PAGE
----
In another section of the directive, it makes mention of the permitted use of gas bombs and NBC (nuclear, biological, and chemical) weapons, such as fire making substances, and tear and emetic gas.
The Turkish government did not explicitly deny the existence of the directive, however, questions remain as to its authenticity.
Regardless of whether or not the directive is authentic, there is overwhelming evidence (though some will insist that it is only circumstantial) that the Turkish government and its armed forces routinely use chemical weapons against the PKK and Kurdish civilians. They have been doing it for decades and will continue to do so with impunity. The above examples are only a partial account of what has been happening.
So why is no one mounting a full-scale investigation of these atrocities? Perhaps the Spiegel Online story will spark some response. It is doubtful however that it will come from the Europeans or the Americans.
Does no one care that a member of NATO, a country that is seeking admission to the EU, is flagrantly violating international law within its borders and beyond? With chemical weapons! Has the ‘global war on terror’ become no more than a licence to kill for governments in Washington’s exclusive terror club? Apparently, and sadly, so.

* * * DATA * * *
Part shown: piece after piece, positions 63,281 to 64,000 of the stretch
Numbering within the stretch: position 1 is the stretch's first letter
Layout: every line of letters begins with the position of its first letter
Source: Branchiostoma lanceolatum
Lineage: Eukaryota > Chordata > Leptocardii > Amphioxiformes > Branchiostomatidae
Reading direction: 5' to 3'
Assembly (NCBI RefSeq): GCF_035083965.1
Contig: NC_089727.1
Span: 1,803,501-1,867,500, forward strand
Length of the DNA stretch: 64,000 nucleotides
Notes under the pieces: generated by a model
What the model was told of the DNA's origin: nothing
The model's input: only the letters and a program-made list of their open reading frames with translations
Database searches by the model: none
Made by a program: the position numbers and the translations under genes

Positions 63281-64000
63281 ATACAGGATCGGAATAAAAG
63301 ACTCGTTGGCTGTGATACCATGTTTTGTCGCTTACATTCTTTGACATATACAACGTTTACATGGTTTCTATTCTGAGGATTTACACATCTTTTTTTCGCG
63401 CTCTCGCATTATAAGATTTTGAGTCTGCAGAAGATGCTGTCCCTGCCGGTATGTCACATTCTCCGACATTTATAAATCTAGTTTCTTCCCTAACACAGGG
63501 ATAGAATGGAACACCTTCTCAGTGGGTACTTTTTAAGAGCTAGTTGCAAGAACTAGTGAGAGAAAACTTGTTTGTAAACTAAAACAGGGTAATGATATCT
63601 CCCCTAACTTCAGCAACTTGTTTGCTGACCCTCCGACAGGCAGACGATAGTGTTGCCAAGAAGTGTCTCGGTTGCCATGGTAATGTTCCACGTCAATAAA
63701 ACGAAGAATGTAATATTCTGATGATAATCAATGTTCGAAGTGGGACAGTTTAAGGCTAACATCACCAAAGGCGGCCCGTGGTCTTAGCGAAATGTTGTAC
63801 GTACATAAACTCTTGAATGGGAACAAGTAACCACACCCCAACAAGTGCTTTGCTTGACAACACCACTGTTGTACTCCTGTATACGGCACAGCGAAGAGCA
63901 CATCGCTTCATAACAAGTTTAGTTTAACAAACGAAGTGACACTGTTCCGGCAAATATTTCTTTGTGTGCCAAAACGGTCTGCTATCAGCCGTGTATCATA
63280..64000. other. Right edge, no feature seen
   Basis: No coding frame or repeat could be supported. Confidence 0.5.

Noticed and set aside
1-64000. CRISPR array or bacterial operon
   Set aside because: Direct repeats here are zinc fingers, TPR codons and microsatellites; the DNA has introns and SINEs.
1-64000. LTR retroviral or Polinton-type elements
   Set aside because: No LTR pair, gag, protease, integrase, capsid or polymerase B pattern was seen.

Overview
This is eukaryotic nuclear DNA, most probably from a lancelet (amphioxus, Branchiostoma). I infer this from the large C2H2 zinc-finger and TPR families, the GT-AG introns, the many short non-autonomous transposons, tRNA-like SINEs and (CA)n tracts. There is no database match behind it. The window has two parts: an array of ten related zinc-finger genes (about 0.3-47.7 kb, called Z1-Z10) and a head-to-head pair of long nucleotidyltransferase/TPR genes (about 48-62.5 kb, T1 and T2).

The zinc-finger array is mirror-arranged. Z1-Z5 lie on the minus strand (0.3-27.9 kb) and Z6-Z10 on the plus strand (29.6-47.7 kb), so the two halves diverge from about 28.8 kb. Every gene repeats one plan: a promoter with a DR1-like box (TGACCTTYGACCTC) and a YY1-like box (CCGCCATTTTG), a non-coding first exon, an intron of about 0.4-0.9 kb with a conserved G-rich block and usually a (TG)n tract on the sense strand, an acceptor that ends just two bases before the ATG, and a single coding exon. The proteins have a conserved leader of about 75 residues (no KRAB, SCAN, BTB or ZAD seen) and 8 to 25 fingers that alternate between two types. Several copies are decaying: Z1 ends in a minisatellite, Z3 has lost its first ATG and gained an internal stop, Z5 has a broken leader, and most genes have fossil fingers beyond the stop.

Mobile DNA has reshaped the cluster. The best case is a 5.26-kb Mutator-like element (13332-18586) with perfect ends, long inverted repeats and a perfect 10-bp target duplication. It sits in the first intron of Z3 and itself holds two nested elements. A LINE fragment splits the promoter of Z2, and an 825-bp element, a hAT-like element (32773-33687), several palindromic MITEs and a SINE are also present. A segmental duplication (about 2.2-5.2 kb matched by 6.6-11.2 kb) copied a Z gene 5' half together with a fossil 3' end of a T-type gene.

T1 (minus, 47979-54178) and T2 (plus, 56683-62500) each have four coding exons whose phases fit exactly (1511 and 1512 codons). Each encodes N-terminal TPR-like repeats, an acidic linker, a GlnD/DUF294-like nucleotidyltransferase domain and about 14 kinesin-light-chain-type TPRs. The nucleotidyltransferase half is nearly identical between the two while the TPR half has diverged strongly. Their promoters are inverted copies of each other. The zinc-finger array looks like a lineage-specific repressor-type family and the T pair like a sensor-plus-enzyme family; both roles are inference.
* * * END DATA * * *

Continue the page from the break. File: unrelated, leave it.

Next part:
Kurdish radio invites reporters to see victims of Turkey’s chemical attack. IRNA News Agency, 21 May 1999. BBC Summary of World Broadcasts.
Chemical weapons test lab for Turkey from German military. Deutsche Presse-Agentur, 27 October 1999.
Turkish spokesman denies manufacture, use of chemical weapons. Anatolia news agency, 28 October 1999. Supplied by BBC Worldwide Monitoring.
Leicht, Justus. Turkish army kills Kurdish civilians in north Iraq. World Socialist Web Site, 30 August 2000.
Milroy, CM. A secret and dirty war. BMJ 1994;309:135 (9 July).
A Survey of Biological and Biochemical Weapons Related Research Activities in Turkey. The Sunshine Project, Country Study No. 3, 08 December 2004.
Turkey denies use of chemical weapons in operations against ‘terrorists’. Supplied by BBC Worldwide Monitoring. 30 March 2006.
Leicht, Justus. Turkey: Twelve dead and hundreds injured in Kurdish protests. Bella Ciao, 07 April 2006
Turkish Kurdish party accuses Turkey of using chemical weapons. Aso, 29 November 2006. Supplied by BBC Worldwide Monitoring.
Pro-Kurdish party says army used chemical weapons in fighting Kurds. Supplied by BBC Worldwide Monitoring, 30 August 2007.
Suspected chemical weapons used in Turkish incursions. The Kurdish Globe, 01 March 2008.
Suspicion of Chemical Weapons in Turkish Bombardment. Rastî Blog, 02 April 2008.
Steinvorth, Daniel and Yassin Musharbash. Turkey Accused of Using Chemical Weapons against PKK. Spiegel Online, 12 August 2010.